Some (according to their job description) need to discuss political strategy and answer the shutdown question head-on, but those who focus on policy rather than politics can get themselves in trouble if they try to do the same.

If you’re tasked with discussing policy and a reporter moves to questions of a shutdown, do you know how to defend your position without talk of the politics that want to declare you an obstructionist?

Good thing it’s Tuesday, B² day.

Here is this week’s likely media question and the B² (block and bridge) that sets the narrative straight:

Q: “Do you support a government shutdown?”

: “That’s for Congress to decide, but whatever the result it’s truly sad that it takes such a threat to seriously consider funding issues. <Insert talking point>.”

Wherever you take the conversation next, stay away from the political strategy for (or implications of) a shutdown. If your job is to research and promote certain policies, don’t deviate from doing so. Though the policy you focus on may be driving the shutdown, you can continue to talk about that policy without adding to the media narrative that paints Republicans as obstructionists.

B²: Planned Parenthood (Take 2)

With the promised release of more investigative videos by the Center for Medical Progress, and the looming budget deadline at the end of the month, the discussion over Planned Parenthood and taxpayer funds will continue to make headlines. In the next couple weeks, “defund” is the name of the game.

This perfect storm makes for a news cycle rife with questions about the politics behind it all and can easily create a narrative that pits those who support life against those who support abortion.

But there is common ground – taxpayer funds!

Should abortions that lead to the selling of organs for a profit, many times without the full knowledge of the woman, be backed by taxpayers? It’s a question Planned Parenthood so desperately wants to spin.

While the media has packaged this fight into another battle in the “War on Women,” it’s anything but. Do you know how to take back the message and champion a winning narrative?

Good thing it’s Tuesday, B² day.

Here is this week’s likely media question and the B² (block and bridge) that sets the narrative straight:

Q: “Why are you attacking Planned Parenthood by demanding their funding be eliminated?”

: “This is about making sure taxpayer funds for health care are directed towards accessible, quality care, something women are not currently receiving at Planned Parenthood. <Insert talking point>.”

Whether you talk about the twenty comprehensive care clinics for every one Planned Parenthood clinic, or the fact that Planned Parenthood isn’t licensed to perform mammograms, stick to common ground. A serious discussion about comprehensive health care for women and how it is funded should result. That’s a winning strategy.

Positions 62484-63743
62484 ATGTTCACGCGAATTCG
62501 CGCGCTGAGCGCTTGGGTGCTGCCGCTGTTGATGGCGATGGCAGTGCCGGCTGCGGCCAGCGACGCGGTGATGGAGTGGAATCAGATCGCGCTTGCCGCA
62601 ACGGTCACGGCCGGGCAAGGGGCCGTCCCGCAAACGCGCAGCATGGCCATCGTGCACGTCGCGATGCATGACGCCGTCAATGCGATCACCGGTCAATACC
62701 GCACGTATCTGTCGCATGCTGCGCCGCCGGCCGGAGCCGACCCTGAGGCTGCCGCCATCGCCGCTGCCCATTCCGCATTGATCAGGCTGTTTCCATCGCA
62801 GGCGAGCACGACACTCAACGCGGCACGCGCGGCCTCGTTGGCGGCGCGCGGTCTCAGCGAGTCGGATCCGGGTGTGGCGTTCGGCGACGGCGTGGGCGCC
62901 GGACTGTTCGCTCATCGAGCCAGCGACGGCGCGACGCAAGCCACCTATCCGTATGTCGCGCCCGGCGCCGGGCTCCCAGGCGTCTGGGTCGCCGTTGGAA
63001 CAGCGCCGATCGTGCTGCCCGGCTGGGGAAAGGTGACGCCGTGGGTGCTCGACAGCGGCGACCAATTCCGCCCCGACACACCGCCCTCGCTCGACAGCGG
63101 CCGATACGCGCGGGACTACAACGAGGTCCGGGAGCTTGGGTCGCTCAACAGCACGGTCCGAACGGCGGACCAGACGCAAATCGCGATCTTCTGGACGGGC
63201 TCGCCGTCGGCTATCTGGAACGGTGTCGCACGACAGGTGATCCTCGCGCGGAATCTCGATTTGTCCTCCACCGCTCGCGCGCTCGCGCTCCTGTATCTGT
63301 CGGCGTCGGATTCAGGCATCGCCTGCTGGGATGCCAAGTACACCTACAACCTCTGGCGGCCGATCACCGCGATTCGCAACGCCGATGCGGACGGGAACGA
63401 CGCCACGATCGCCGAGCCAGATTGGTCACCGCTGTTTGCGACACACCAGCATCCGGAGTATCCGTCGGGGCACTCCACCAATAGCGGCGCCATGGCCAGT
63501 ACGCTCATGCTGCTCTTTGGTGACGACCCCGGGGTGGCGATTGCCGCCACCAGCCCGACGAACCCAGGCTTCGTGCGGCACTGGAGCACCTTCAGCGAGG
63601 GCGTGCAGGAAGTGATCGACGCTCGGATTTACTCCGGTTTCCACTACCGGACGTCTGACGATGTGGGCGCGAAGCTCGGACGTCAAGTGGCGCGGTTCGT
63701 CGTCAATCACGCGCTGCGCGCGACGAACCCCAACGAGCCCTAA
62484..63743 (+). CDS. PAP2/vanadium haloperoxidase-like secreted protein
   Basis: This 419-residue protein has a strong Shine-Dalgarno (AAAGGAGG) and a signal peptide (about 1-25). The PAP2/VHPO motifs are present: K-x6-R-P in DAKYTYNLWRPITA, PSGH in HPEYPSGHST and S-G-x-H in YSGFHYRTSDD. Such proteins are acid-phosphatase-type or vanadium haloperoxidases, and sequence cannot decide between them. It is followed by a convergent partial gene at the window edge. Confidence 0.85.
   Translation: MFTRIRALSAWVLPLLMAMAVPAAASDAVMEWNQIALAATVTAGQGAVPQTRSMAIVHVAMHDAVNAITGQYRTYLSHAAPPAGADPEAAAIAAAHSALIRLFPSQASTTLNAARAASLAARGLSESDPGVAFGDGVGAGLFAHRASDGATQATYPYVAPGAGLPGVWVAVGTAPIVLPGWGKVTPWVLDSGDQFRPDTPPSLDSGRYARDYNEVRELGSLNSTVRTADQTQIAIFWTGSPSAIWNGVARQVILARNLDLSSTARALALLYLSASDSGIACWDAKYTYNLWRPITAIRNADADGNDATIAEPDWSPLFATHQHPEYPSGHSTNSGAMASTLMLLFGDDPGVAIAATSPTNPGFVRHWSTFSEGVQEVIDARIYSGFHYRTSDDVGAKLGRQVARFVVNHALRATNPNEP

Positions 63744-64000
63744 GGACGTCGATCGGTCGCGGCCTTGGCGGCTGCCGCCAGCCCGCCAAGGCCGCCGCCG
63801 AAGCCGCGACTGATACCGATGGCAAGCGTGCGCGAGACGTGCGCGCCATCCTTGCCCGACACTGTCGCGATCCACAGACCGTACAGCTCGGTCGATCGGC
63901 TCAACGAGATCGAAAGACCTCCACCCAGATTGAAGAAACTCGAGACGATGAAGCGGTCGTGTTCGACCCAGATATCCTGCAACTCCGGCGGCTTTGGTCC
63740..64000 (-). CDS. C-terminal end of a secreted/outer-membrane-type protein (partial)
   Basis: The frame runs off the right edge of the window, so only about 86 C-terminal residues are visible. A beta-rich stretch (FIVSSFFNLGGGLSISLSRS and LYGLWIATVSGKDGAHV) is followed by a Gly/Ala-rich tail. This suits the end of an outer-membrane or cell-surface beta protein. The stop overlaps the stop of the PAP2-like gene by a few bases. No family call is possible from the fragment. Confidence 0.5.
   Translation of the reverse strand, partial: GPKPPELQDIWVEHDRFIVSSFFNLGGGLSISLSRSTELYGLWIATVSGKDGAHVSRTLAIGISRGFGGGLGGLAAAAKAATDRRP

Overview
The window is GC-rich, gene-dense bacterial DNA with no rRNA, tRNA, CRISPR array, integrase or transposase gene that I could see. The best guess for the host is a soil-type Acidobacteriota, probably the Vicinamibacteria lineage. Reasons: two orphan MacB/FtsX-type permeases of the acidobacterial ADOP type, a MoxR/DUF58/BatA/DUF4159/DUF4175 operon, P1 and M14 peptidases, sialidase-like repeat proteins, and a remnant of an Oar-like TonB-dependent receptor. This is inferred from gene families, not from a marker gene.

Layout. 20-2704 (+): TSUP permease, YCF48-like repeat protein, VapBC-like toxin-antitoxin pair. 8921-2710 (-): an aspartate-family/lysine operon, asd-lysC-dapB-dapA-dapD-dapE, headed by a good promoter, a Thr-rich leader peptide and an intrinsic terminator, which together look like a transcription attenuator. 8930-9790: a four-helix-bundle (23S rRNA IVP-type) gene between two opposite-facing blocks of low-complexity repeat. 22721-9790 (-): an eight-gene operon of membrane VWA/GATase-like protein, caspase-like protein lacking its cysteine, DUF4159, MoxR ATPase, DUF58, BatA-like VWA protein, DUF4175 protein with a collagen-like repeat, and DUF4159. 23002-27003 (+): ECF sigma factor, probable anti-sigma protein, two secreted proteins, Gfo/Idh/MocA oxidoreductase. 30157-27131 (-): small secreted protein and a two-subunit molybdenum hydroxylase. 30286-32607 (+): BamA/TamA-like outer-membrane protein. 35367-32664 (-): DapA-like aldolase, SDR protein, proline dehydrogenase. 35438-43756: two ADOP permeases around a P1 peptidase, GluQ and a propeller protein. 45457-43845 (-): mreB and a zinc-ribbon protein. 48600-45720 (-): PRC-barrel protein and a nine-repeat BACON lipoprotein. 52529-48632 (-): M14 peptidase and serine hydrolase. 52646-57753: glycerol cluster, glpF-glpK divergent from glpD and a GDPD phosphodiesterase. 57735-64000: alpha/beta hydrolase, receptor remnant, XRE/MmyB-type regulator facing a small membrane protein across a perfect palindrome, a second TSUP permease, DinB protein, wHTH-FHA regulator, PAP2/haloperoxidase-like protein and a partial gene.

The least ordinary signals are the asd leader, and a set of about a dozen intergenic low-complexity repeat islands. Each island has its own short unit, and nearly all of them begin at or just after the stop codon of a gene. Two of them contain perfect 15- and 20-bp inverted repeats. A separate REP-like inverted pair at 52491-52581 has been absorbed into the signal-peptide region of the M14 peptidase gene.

B²: Minimum Wage

Now that Labor Day Weekend has passed, you face two very important tasks: 1) put away your summer whites and 2) return to work.

A return to work quickly focuses our minds on the topic of the minimum wage…especially with the majority of Americans in support of raising it. (Hart Research Associates reported in January 2015 that 75% of Americans support raising the minimum wage to $12.50.) With the polling data so heavily favoring one side, it’s no surprise that the minimum wage has become a topic of conversation, especially amongst Presidential candidates.

On a tour through New Hampshire, Governor John Kasich was asked to give his perspective. The Washington Post reported that he “rebuffed the idea of raising the federal minimum wage. He told reporters that any increase in the minimum wage should be done state by state, but that it should obviously increase.”

Not too surprisingly, Hillary Clinton is happy to give her position on an issue polling in her favor. In July she stated, “I think it’s going to be important that we set a national minimum, but then we get out of the way of cities and states that believe that they can and should go higher.”

Much has been (and will continue to be) said about the minimum wage, especially as the Presidential race heats up. But what will you say if you’re asked about the minimum wage and your answer is not to raise it? Do you know how to respond so those struggling to make ends meet are considered?

Good thing it’s Tuesday, B² day.

Here is this week’s likely media question and the B² (block and bridge) that sets the narrative straight:

Q: “How do you expect a single parent to support their family if they only make minimum wage? Isn’t it time to consider a living wage?”

: “The challenges a single parent faces are great, and I have no doubt it’s difficult to provide for a family when you’re only making minimum wage. There is, and should continue to be, a safety net for this reason. But we must look at the unintended consequences of raising the minimum wage <insert talking point>.”

Wherever you take the conversation next, whether you focus on how raising the minimum wage will mean less job opportunities for those looking for work, how it is likely to push people out of the workforce, or talk about the burden on businesses, you have to meet the emotion of the question before you transition to your talking points. Otherwise, you’ll sound like you don’t care about people. And if you sound like you don’t care about people, the audience will assume you care only about money…and that’s never a winning argument.

How to Debate Like a Presidential Frontrunner

In today’s Washington Examiner, DMG President Beverly Hallberg discusses why debates matter, the Trump factor, and how the participants in tonight’s Republican debate on Fox News can be remembered for all the right reasons:

“No, it isn’t about the length of airtime (120 minutes tonight for the main debate). It’s about the sound bites that circulate in the 24-hours news cycle and on social media tonight, tomorrow and (potentially) for years to come. Those 10-second clips are why debates, even primary debates, matter.”

Here’s what the candidates, including Trump, need to keep in mind if they want to be remembered for the right reasons this debate season. Read the full article here.